- The best is when people do not need us
Halfway through the event, the Red Cross Help Corps report that there have been no serious incidents and they are crossing their fingers for an injury- free World Championship.
Story by Thomas Abrahamsen
Since May, Bergen Red Cross Help Corps has planned and trained on the safety of bike racing. The Corps has received help from other local teams from all over Bergen to contribute enough staff. They have 150 volunteers, with 50 volunteers on duty each day divided into eight teams. This also includes a boatmen who is ready if someone falls into the sea. In total, the contribution from the Red Cross is about 3000 volunteer hours.
- Our first aid volunteers will be very visible in the cityscape throughout the World Championships. We will help with everything from lifesaving to treating blisters. Fortunately, there have been no serious incidents and we keep our fingers crossed for the rest of the week, says Sondre Langenes, operations manager in Bergen Red Cross.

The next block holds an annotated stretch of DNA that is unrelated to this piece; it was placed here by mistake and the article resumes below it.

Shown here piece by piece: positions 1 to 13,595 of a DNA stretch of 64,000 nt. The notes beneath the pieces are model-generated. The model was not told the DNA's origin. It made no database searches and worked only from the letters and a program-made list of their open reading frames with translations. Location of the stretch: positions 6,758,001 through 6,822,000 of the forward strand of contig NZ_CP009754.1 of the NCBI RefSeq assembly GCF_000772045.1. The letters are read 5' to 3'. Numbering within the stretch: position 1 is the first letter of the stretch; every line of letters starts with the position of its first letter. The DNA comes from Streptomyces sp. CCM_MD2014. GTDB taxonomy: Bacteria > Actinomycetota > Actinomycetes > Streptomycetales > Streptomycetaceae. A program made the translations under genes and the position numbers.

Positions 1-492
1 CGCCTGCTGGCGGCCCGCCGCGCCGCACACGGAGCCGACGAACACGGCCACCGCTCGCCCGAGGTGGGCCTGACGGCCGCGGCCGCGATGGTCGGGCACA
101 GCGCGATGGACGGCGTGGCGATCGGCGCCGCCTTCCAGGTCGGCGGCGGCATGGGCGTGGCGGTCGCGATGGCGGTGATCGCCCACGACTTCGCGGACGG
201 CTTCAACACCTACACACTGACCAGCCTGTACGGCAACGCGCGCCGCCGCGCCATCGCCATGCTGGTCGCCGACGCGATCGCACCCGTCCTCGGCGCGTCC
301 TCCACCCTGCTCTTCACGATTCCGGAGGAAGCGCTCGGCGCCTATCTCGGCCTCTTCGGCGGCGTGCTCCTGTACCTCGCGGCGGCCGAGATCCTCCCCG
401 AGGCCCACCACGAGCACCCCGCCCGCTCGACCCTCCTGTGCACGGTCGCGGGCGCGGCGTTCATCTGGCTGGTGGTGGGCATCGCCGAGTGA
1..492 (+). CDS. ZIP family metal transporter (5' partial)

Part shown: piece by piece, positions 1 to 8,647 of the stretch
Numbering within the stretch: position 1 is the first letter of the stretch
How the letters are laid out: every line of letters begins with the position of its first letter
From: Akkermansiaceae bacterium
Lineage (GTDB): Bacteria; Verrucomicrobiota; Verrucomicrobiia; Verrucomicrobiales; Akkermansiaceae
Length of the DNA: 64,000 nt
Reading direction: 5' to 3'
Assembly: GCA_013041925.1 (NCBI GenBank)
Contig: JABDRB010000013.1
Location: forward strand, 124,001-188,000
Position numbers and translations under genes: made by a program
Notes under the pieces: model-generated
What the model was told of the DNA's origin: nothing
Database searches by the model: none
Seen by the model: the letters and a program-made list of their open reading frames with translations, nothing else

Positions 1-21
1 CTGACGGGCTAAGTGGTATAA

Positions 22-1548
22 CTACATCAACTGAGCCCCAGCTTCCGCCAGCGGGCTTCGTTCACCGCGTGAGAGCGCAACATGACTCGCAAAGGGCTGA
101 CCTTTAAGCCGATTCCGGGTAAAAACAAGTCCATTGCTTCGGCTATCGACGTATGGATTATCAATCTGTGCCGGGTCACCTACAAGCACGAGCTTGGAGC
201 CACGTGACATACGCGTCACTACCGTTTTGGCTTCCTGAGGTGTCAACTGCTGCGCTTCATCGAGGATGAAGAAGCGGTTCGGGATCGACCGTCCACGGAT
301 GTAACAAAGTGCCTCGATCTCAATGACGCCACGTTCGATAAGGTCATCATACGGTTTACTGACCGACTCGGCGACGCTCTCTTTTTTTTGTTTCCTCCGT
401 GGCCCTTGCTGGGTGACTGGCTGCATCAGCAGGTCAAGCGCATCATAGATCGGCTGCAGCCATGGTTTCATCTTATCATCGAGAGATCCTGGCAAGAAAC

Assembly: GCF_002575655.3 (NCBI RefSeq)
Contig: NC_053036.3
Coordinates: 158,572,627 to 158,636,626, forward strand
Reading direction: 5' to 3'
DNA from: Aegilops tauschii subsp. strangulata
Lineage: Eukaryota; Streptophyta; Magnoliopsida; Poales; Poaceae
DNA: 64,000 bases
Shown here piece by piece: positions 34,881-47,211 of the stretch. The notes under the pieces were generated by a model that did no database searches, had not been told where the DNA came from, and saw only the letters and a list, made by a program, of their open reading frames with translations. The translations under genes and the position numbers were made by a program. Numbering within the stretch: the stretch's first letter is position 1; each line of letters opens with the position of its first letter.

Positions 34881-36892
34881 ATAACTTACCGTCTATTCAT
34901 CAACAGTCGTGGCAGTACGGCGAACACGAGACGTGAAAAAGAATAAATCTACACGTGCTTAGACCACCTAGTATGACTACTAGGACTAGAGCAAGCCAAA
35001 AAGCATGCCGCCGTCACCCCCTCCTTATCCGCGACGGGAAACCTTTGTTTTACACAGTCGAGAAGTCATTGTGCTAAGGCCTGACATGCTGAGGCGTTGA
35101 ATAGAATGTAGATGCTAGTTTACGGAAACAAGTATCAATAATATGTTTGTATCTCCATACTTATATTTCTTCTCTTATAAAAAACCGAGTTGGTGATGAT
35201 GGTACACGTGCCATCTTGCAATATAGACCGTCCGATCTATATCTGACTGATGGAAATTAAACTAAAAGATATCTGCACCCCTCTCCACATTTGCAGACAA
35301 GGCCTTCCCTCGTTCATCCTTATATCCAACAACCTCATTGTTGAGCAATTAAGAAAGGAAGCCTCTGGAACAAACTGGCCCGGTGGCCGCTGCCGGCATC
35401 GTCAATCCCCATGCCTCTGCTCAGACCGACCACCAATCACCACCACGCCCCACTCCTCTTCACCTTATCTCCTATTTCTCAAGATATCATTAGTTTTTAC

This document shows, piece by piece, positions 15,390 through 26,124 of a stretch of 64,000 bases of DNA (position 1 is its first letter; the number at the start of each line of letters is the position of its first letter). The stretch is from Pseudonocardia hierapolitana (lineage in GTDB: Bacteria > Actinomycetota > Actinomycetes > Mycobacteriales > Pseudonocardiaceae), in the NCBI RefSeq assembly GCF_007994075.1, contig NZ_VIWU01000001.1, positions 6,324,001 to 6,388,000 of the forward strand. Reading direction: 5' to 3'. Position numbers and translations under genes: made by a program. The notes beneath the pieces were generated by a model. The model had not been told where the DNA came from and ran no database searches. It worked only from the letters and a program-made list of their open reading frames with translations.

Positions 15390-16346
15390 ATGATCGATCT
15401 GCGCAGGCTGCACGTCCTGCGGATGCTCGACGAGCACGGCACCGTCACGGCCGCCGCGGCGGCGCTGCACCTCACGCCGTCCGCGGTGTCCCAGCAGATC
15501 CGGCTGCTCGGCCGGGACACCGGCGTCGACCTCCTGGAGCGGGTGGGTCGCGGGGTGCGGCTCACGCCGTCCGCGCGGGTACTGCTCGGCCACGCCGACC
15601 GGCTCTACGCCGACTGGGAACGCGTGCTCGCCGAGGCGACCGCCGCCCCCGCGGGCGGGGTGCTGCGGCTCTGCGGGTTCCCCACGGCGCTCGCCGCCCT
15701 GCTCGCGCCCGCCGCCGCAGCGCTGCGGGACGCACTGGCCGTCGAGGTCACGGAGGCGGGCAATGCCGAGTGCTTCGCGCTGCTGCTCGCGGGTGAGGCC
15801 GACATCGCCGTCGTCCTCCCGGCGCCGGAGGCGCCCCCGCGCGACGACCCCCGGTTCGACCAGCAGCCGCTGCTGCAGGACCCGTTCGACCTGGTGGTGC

Red Cross Help Corps is not alone in the security and medical set up for the Championships. Through an interaction center it cooperates with the other emergency operators
for the World Championships. Considering the good cooperation between the various emergency organisations this shows that Bergen has mastered handling such a large event, says Langenes.
Ask the audience to respect the roadblocks
In order for the event to continue incident-free, the Red Cross asks the spectators to follow the road set up for their safety.
- We have seen some almost-accidents happen when people have ignored the roadblocks. These are there for a reason. We hope the spectators can respect these for the rest of the event.
Since we expect more people this weekend, we also encourage parents to write their names and phone numbers on their children's arms in case they should become lost in the crowds.
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